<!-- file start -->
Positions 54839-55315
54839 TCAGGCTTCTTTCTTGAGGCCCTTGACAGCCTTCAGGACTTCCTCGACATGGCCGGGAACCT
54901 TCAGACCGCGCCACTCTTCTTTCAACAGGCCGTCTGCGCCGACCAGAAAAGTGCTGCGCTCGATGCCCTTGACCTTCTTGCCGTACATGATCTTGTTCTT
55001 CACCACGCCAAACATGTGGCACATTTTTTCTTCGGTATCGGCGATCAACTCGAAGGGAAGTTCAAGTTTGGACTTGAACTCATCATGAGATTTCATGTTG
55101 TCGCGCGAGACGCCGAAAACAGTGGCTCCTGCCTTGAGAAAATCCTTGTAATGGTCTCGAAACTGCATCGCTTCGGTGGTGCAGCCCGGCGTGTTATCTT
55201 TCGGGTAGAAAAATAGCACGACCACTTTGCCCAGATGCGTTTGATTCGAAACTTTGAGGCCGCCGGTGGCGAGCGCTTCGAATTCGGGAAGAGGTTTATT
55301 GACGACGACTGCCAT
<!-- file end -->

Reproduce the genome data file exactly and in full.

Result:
Positions 54839-55315
54839 TCAGGCTTCTTTCTTGAGGCCCTTGACAGCCTTCAGGACTTCCTCGACATGGCCGGGAACCT
54901 TCAGACCGCGCCACTCTTCTTTCAACAGGCCGTCTGCGCCGACCAGAAAAGTGCTGCGCTCGATGCCCTTGACCTTCTTGCCGTACATGATCTTGTTCTT
55001 CACCACGCCAAACATGTGGCACATTTTTTCTTCGGTATCGGCGATCAACTCGAAGGGAAGTTCAAGTTTGGACTTGAACTCATCATGAGATTTCATGTTG
55101 TCGCGCGAGACGCCGAAAACAGTGGCTCCTGCCTTGAGAAAATCCTTGTAATGGTCTCGAAACTGCATCGCTTCGGTGGTGCAGCCCGGCGTGTTATCTT
55201 TCGGGTAGAAAAATAGCACGACCACTTTGCCCAGATGCGTTTGATTCGAAACTTTGAGGCCGCCGGTGGCGAGCGCTTCGAATTCGGGAAGAGGTTTATT
55301 GACGACGACTGCCAT